Panda did show a little distress over some new experiences, like getting in and out of the trailer on those wobbly steps. But we were patient, and after listening to the other dogs doing things a few times, he soon had to prove he could do it, too!
READ MORE ⇒ Tips For Choosing & Using An RV Dog Ramp
Even his ability to hike on rocky terrain impressed me. All he needed was to listen to my steps to navigate the trails.
SPOILER ALERT: The Trip Was Amazing!
The most rewarding part of the trip was that the dogs had the best time! Watching them enjoy our adventures made the trip so much more fun for us.
Some of our highlights were Panda meeting his first real life fire hydrant, seeing Hole ‘n the Rock, and staying for three nights at Goulding’s Camp Park in Monument Valley. It was a beautiful area with all the amenities one could asked for, including trails right from the campground!
READ MORE ⇒ Visiting Monument Valley With Pets
On The Road
On our way to New Mexico we stopped at the Four Corners Monument where, unfortunately, dogs cannot go beyond the parking lot. But we did meet Pez, and I’m sure that if we had stayed longer he could have told us a few exciting travel tales!
READ MORE ⇒ Training Your Dog To Travel
That night we camped at Navajo Lake State Park in New Mexico. It was lovely, and we wished we had more time to spend there!
The only drawback was an abundance of low-lying cactus; keeping Panda from walking right through it was tedious.
Our final stop was an overnight at the Royal Gorge KOA near Canon City, CO. Before heading home the following morning we visited the scenic Royal Gorge Bridge and Park. The entire park is pet friendly — even inside the Visitor Center — just not in the restaurant. “We understand that your pets are your family,” the ranger said.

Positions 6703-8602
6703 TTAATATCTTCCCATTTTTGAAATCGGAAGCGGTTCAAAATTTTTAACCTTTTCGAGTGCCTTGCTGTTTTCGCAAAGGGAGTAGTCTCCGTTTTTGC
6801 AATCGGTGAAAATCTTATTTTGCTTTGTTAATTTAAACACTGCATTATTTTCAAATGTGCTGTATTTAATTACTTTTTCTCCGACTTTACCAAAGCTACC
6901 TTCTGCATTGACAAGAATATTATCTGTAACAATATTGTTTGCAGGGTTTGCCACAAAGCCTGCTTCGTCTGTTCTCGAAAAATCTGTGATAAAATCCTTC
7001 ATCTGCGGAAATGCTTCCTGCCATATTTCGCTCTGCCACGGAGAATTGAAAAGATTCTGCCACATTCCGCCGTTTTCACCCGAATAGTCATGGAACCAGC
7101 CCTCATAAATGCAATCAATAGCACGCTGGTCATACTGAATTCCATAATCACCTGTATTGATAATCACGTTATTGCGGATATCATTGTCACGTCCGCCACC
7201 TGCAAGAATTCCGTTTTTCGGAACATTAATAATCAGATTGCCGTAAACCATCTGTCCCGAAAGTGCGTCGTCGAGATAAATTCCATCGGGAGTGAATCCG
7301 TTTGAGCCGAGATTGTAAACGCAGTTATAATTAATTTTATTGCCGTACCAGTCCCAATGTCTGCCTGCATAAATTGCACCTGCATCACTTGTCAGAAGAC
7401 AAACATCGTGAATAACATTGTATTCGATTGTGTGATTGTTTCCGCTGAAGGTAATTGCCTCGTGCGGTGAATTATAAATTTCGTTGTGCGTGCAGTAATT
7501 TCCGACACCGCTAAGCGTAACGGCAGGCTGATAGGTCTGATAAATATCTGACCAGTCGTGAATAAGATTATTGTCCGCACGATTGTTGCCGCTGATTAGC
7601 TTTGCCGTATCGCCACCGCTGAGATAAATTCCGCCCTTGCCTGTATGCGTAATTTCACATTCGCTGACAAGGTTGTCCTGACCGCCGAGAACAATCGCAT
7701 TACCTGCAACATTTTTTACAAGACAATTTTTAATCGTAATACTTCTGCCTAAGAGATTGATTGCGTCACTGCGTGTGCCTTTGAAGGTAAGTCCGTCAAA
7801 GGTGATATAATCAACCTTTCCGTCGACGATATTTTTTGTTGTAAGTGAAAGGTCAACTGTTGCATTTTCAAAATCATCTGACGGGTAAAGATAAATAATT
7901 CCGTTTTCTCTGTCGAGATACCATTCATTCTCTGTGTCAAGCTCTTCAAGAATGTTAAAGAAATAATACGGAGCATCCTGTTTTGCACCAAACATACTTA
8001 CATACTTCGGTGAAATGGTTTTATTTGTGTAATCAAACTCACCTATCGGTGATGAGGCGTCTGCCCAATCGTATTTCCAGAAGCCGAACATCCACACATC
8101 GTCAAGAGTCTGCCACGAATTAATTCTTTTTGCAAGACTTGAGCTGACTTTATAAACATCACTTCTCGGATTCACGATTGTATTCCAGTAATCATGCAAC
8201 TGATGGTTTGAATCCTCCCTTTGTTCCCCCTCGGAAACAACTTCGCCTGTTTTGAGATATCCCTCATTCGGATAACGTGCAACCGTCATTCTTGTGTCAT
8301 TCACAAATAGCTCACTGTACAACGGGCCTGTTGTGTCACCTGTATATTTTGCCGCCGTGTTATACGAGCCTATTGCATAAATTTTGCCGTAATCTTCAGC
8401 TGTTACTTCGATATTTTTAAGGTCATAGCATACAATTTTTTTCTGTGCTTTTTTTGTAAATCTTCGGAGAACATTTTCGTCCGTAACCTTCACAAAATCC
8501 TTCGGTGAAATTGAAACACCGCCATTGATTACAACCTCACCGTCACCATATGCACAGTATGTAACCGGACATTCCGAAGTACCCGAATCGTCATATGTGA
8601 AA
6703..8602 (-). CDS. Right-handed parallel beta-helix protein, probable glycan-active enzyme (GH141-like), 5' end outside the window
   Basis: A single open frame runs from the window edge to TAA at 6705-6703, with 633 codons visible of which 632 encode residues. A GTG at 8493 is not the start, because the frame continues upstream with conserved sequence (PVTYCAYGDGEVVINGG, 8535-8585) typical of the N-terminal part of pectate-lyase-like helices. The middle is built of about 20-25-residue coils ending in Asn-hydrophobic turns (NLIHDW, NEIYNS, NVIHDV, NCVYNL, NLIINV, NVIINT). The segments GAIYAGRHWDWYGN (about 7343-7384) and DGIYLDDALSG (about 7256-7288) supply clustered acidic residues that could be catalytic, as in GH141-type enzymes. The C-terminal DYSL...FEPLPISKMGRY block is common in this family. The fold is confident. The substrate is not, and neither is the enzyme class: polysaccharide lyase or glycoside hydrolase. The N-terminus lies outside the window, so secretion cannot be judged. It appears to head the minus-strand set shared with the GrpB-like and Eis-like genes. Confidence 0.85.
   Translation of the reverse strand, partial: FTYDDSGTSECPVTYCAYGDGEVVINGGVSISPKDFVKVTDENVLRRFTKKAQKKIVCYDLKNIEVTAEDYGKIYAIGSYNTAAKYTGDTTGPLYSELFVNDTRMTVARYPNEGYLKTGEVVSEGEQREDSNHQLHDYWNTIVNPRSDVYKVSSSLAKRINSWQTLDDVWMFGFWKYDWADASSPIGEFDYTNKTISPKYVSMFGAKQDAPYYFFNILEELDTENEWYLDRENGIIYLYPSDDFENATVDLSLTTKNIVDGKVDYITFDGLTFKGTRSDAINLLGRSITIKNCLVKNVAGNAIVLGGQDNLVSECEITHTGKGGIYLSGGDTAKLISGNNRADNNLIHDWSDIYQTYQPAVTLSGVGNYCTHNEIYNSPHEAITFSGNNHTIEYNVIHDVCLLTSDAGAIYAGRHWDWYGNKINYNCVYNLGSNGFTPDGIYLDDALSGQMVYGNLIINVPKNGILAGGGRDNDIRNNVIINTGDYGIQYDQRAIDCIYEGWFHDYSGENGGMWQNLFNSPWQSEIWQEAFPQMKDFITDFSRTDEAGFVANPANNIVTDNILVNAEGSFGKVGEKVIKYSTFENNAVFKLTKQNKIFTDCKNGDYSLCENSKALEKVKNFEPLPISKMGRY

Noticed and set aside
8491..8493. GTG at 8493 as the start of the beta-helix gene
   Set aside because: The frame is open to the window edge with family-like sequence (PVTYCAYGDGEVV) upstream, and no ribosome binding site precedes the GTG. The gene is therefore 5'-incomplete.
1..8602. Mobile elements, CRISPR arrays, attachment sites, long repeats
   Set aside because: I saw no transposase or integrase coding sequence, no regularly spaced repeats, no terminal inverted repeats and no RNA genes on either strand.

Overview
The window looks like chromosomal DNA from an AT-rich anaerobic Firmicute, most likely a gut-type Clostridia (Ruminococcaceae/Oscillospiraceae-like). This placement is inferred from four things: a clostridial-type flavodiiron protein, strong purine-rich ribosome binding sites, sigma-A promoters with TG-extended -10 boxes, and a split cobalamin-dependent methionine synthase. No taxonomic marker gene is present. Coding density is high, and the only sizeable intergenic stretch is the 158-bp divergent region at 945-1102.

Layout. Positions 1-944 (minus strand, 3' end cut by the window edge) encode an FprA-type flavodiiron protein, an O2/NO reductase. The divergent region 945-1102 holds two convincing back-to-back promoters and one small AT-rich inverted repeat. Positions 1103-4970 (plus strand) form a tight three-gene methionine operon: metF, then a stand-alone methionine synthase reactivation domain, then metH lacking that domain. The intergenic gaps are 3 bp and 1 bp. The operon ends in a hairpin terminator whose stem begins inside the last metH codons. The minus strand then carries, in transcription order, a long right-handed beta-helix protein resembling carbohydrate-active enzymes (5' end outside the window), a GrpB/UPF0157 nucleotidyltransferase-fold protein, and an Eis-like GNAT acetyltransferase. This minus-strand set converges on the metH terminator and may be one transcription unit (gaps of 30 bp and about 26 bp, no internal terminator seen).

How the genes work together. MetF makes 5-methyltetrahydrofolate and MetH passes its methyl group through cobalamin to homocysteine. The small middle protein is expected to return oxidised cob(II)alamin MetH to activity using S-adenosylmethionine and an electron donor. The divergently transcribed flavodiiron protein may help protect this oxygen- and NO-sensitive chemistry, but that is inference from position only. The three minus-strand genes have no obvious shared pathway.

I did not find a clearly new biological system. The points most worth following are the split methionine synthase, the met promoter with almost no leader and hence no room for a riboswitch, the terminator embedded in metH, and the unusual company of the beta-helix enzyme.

We were told that some dogs are weary on the bridge, but ours have a bit of pack bravado and did fine. Panda kept his nose to the boards however, trying to figure out the gentle sway and hollow sound beneath his feet.
When To Go
Traveling off-season made finding campgrounds really easy. And the temperatures were a lot more pleasant for hiking than if we’d gone during the summer. Because this was our first trip with the dogs, I was especially glad the places we visited were less crowded and the weather was accommodating.
Returning The Camper
We left ourselves enough time on the way home to clean out the trailer before returning it, hoping to recover our entire $500 deposit. A truck stop with car wash and vacuum worked perfectly, and the company thanked us for bringing the camper back in excellent condition.
The ease of renting the trailer and the flexibility it gave us to travel with our dogs was fantastic. The joy it brought us to see them happily enjoying our trip guaranteed many more adventures like this for us. And we hope our story encourages you to try it, too!
READ MORE ⇒ Renting An Adventure Van With Pets
About the Author: Barbara McNary lives with her husband and four rescue dogs in the mountains of Colorado. Barbara McNary owns the rights to all photos in this post. The photos were published with her permission.